An anal fissure is a disruption of the skin at the distal anal canal.
Most fissures are seen by separating the buttocks with opposing traction of the thumbs.
Majority of fissures are located in the posterior midline of the anus.
Acute fissures are simple splits or cracks in the anoderm while chronic fissures may show secondary changes eg sentinel tag, hypertrophied anal papilla, rolled edges, fibrosis of the edges or deep ulceration with exposure of the underlying internal sphincter muscle.

Principles of Therapy

Diet modification and medical therapy constitute the initial treatment for anal fissures

  • Treatment aims to relieve constipation, because softer bowel movements are less painful for the patient to pass
  • Acute fissures respond better to medical therapy better than chronic fissures
  • Second-line therapy may be used for patients wanting to avoid surgical therapy
  • Therapy is aimed at reversibly decreasing resting anal pressure with the goal of allowing the fissure to heal without permanent sphincter damage


Agents to Relieve Constipation

  • Fiber supplementation given within a high-fiber diet increases stool bulk
  • Stool softeners eg Docusate sodium and Docusate calcium diminish bleeding and pain
  • Laxatives help maintain regular bowel movement
  • Please see comprehensive list of available agents for constipation in the latest MIMS

Topical Sphincter Relaxants


  • Topical glyceryl trinitrate (GTN) has been shown to significantly decrease pain during treatment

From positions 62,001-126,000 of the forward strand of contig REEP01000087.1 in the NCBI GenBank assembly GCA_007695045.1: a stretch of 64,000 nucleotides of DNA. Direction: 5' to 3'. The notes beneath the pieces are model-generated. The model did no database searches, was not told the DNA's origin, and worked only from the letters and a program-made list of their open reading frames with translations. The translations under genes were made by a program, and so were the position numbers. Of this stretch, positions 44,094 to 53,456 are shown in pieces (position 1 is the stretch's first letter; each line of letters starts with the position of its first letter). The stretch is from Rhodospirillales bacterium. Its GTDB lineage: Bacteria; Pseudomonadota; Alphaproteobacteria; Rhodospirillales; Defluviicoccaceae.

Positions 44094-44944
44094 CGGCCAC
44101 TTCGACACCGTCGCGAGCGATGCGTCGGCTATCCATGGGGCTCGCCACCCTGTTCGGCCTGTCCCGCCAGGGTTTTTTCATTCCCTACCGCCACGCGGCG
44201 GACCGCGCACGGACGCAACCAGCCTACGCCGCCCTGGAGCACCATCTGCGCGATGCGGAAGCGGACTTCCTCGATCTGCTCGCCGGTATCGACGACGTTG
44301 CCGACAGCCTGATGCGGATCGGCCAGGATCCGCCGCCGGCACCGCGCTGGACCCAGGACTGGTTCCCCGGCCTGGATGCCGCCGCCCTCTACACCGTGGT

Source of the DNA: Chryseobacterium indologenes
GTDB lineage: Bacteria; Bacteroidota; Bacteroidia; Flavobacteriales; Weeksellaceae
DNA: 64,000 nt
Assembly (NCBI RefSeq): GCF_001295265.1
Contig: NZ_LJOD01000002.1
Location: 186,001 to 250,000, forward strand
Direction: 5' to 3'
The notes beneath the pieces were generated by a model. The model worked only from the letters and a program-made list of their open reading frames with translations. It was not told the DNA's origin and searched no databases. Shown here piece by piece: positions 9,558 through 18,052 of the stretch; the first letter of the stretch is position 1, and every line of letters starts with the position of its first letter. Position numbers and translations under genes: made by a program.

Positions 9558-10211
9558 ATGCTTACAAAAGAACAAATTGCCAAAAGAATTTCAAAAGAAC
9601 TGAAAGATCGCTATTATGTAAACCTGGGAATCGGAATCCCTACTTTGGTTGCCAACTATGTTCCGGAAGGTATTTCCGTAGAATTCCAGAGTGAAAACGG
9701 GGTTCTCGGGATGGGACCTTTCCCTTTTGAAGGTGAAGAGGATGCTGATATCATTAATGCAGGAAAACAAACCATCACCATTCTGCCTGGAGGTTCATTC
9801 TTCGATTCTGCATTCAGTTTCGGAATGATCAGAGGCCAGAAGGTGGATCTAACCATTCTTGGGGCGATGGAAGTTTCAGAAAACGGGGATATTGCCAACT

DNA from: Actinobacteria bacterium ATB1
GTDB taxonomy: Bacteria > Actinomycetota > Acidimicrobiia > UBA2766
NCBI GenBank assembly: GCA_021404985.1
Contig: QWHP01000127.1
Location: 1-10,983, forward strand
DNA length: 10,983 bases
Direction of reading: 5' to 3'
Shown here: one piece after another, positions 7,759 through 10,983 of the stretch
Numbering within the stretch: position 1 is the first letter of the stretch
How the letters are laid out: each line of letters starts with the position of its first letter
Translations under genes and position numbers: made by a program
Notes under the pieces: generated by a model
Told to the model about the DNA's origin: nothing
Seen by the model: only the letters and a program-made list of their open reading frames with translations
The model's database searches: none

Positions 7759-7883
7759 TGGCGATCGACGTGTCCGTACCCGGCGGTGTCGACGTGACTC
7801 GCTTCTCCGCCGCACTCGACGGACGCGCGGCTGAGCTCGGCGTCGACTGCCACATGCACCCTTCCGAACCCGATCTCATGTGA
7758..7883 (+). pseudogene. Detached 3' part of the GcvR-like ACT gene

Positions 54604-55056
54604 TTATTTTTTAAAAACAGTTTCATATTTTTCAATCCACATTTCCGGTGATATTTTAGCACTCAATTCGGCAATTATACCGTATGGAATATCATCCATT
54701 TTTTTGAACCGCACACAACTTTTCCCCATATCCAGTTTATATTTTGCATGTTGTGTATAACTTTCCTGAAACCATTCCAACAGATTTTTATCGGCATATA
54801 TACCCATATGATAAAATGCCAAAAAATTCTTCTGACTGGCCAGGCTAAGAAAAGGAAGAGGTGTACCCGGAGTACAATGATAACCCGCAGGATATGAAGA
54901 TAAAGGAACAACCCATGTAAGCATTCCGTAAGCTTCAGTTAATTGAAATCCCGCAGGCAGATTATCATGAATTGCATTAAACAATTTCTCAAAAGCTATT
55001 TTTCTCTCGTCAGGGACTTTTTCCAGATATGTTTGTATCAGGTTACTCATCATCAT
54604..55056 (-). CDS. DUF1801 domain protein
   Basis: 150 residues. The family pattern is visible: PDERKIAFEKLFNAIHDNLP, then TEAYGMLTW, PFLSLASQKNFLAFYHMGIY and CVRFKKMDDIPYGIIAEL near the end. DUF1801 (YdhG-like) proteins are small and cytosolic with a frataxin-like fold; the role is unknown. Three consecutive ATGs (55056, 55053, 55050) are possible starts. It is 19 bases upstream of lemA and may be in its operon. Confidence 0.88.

• Action: Reduce resting anal pressure and improve blood flow to the anoderm
  • Headache is the most common side effect
  • The need for repeated applications may result in poor compliance and subsequent therapy failure for many patients
  • GTN may potentiate the effect of Botulinum toxin in patients being treated for refractory fissures
  • Other agents that have been studied are topical Isosorbide dinitrate ointment and spray
  • Patients unresponsive to topical nitrates should be referred for Botulinum toxin injection or surgery

Calcium Antagonists

  • Topical Ca antagonists are associated with a higher rate of fissure healing and a lower incidence of side effects than oral forms
  • Several studies show that topical Ca antagonists appear to be as effective as treatment with topical GTN, with fewer side effects
  • Action: Decrease resting anal pressure and anal slow/ultra-slow wave activity

Botulinum Toxin Injections

  • Action: Inhibit acetylcholine release from presynaptic nerve terminals which achieves a chemical sphincterotomy
    • At higher doses, may also transiently decrease mean squeeze pressure
  • Effect lasts about 2-3 months until nerve endings regenerate, during which time the fissure may heal
    • Healing takes longer than after surgical sphincterotomy, but return to full activity occurs sooner
  • Most common side effect is transient incontinence to flatus and stool incontinence occurs less commonly
  • High cost of treatment is a disadvantage
  • Fissure recurrence after 3 months suggests that patient may benefit from surgical sphincterotomy
  • There is inadequate consensus on dosage, precise site of administration, number of injection needed, or efficacy

Other Pharmacological Agents

  • Other agents being used or studied for anal fissure include the following:
    • Muscarinic agonists eg topical Bethanechol, adrenergic antagonists eg Indoramin and beta2-agonists eg Salbutamol
      • Topical Bethanechol is effective in healing anal fissure without significant side effects
    • Lidocaine and Hydrocortisone

Non-Pharmacological Therapy

Other Measures

  • Sitz baths relax painful internal sphincter muscle spasm
  • Topical anesthetics may be used to increase patient comfort and they cause no harm
  • Mineral oil may be used short-term to minimize stretching of the anal mucosa by easing stool passage
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